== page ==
Are you among the 50 percent of Americans who haven’t created a Last Will and Testament? If so, it’s time to put together an estate plan to account for all your final wishes and instructions. This process begins with a Last Will and Testament.
Writing a will may seem complicated and scary because it makes you think about your own death. It is simpler than you might assume. To get started, create a timeline you want to follow for this influential document. Just as you would plan out a strategy for tackling home projects, you also need a plan for writing your will.
An estate plan can be thought of as a “love letter to loved ones.” What’s a better way to show your family and loved ones how much they mean to you than making sure they are provided for after you’re gone?
A will is much more than distributing your estate. It also details your final wishes regarding funeral preparations and other instructions you want to leave behind for the people you care about. Having this legally binding document prepared takes stress off the shoulders of family who are already dealing with the strong emotions of grief and loss.
Think of a will in a positive light by remembering how better prepared you and your loved ones will be in the future.
What if you do not create a Last Will and Testament? What if you choose not to leave final instructions for your loved ones? Without a will (or living trust), your estate is overseen by the probate court. The process for your family to receive assets and property can take months. Additionally, your estate may or may not be distributed how you would want and may end up tangled in legal disputes.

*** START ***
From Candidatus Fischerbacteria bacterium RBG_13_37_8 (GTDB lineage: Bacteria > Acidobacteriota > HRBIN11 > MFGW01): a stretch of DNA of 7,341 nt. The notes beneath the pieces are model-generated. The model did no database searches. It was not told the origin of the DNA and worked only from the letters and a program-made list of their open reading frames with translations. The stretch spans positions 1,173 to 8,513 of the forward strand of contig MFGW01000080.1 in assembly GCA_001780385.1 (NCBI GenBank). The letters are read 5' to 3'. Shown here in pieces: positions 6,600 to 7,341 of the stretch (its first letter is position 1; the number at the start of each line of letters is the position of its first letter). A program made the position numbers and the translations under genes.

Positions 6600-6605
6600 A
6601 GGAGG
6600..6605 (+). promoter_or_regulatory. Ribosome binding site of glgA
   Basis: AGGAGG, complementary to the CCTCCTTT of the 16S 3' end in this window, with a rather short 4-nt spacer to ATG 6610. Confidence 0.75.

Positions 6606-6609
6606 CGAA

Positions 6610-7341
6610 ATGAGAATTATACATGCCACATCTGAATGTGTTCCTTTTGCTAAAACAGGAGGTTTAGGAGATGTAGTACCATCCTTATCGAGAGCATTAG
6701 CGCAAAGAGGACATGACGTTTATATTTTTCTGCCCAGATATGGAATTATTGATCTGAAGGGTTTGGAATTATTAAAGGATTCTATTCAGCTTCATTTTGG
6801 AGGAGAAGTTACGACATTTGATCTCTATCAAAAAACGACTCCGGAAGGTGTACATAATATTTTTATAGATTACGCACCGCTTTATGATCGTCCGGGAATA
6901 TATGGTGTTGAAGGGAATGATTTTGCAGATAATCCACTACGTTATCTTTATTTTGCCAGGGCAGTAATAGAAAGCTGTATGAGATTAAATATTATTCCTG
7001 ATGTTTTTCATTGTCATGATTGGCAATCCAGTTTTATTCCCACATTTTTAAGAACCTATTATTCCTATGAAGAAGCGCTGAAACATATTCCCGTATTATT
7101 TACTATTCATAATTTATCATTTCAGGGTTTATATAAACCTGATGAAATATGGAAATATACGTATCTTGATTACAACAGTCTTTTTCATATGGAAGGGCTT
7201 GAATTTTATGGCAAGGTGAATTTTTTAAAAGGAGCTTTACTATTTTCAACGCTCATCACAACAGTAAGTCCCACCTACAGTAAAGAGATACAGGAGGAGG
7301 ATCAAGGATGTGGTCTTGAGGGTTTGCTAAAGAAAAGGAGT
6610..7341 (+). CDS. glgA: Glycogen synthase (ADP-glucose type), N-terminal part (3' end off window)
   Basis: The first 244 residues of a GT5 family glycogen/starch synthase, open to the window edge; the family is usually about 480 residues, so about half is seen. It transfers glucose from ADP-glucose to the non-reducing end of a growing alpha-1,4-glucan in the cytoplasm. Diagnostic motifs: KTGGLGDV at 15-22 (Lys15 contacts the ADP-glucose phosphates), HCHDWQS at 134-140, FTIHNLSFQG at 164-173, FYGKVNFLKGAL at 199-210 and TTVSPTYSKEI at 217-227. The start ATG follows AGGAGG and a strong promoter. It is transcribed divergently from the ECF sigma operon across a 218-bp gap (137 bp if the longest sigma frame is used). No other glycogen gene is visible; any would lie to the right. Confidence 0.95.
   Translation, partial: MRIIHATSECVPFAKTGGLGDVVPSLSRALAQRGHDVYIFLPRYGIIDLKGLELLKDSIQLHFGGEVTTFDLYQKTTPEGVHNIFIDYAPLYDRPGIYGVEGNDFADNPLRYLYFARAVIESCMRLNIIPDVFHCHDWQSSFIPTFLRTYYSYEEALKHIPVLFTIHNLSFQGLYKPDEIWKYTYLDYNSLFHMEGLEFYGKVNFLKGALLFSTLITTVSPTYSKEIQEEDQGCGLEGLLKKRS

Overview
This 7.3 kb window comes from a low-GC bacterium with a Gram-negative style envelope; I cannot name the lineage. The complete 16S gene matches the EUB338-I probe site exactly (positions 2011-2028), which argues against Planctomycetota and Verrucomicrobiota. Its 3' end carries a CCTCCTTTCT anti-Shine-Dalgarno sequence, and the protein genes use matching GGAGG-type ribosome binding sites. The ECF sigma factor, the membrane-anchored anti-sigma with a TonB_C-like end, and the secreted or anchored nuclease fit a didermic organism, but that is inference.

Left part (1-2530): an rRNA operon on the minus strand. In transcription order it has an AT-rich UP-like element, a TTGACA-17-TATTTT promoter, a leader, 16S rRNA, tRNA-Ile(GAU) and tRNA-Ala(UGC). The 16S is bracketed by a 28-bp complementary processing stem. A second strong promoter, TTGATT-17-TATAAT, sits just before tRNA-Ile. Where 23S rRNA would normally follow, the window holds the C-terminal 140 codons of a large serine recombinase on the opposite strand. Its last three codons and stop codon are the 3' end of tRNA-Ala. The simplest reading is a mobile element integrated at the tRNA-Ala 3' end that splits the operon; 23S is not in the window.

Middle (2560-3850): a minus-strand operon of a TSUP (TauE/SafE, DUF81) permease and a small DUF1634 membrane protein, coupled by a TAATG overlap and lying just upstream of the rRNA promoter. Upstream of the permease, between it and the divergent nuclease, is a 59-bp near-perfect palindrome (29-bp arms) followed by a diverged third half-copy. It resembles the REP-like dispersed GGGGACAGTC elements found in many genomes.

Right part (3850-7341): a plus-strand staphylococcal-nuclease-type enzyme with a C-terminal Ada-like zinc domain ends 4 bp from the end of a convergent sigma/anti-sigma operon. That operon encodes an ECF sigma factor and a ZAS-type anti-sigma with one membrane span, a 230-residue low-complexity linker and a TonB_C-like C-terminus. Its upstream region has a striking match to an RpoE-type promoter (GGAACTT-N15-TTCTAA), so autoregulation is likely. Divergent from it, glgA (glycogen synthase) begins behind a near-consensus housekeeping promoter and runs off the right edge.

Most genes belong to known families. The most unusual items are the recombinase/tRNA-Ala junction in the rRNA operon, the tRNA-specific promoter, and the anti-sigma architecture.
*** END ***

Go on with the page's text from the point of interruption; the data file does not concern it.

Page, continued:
Without a will, everything is up in the air and at discretion of the probate court. Although this project may not be the most fun to tackle, lack of preparation of this document could end up adding a lot of stress and complications for your loved ones.
Your anxieties regarding the creation of your own will might decrease a bit once you actually start the process. You certainly have to take the time to make sure all of your information is correct and you have gathered all necessary paperwork.
It may also help to think small instead of the overarching long run. Instead of trying to design an estate plan of what could happen within the next 40 or 50 years, consider the present and what your wishes would be if something were to happen within the next two to five years. You can always adjust your plan as you go through life to match a long term plan.
When prepping to start this project, set up a timeline and schedule for creating your will. It doesn’t have to be completed in one sitting. You can break up each task so the work doesn’t appear as daunting.
Although you can create a legally valid Last Will and Testament without the assistance of an estate attorney, it may help to have a consultation with a trained professional. This can help you be sure you're on the right track and you are meeting all necessary legal requirements.
You can use document preparation sites such as Complete Wills to create a custom and personalized will without the hefty expense of an attorney. The process is simple because you can receive complete instructions for each step of the document.